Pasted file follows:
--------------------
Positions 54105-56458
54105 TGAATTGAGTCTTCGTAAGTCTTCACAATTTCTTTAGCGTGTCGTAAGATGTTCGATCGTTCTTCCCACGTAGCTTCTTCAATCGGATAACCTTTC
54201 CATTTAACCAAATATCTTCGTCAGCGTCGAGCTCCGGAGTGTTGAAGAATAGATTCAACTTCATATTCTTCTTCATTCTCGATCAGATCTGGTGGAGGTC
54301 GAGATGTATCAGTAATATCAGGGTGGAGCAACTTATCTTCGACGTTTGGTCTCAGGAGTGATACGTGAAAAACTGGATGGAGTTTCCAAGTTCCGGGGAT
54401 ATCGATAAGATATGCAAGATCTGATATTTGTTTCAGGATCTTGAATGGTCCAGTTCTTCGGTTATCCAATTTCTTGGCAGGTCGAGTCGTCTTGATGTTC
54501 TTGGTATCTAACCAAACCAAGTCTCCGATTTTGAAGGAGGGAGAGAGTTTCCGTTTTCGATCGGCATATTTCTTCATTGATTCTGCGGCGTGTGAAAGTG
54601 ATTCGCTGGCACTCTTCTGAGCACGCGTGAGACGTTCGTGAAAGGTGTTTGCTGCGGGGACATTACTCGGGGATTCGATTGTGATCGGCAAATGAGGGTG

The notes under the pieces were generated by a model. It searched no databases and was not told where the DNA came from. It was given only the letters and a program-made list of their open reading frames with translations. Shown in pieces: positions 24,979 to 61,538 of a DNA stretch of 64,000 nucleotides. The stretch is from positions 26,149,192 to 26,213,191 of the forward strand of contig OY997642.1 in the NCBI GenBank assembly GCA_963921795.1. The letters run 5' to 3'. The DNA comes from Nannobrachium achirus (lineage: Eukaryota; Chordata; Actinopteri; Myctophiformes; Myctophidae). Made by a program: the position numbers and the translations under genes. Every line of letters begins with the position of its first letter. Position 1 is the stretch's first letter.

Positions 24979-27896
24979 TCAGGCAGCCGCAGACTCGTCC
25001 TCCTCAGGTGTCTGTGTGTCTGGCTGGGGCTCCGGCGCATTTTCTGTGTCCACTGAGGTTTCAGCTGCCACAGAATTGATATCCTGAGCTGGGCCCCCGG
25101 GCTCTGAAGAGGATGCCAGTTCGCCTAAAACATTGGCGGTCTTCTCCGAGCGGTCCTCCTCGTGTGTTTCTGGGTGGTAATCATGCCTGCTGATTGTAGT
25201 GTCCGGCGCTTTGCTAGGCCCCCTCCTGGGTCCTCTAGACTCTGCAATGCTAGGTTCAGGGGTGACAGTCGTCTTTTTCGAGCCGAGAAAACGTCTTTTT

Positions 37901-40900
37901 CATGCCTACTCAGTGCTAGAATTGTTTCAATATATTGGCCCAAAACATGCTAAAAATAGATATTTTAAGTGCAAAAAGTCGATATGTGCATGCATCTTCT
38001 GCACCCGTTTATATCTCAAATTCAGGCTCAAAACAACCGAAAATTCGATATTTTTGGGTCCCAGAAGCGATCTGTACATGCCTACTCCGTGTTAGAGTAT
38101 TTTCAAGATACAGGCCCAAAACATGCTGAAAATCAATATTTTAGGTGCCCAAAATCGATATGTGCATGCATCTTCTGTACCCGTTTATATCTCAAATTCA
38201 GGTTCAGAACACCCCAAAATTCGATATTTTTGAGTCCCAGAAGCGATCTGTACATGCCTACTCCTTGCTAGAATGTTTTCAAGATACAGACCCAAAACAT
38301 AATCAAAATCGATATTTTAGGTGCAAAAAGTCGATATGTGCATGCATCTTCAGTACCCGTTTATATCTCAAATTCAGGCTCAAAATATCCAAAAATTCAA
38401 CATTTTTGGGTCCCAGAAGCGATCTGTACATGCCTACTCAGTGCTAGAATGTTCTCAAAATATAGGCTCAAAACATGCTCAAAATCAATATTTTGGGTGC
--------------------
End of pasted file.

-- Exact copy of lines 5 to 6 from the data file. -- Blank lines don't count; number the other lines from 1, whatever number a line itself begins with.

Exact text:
54401 ATCGATAAGATATGCAAGATCTGATATTTGTTTCAGGATCTTGAATGGTCCAGTTCTTCGGTTATCCAATTTCTTGGCAGGTCGAGTCGTCTTGATGTTC
54501 TTGGTATCTAACCAAACCAAGTCTCCGATTTTGAAGGAGGGAGAGAGTTTCCGTTTTCGATCGGCATATTTCTTCATTGATTCTGCGGCGTGTGAAAGTG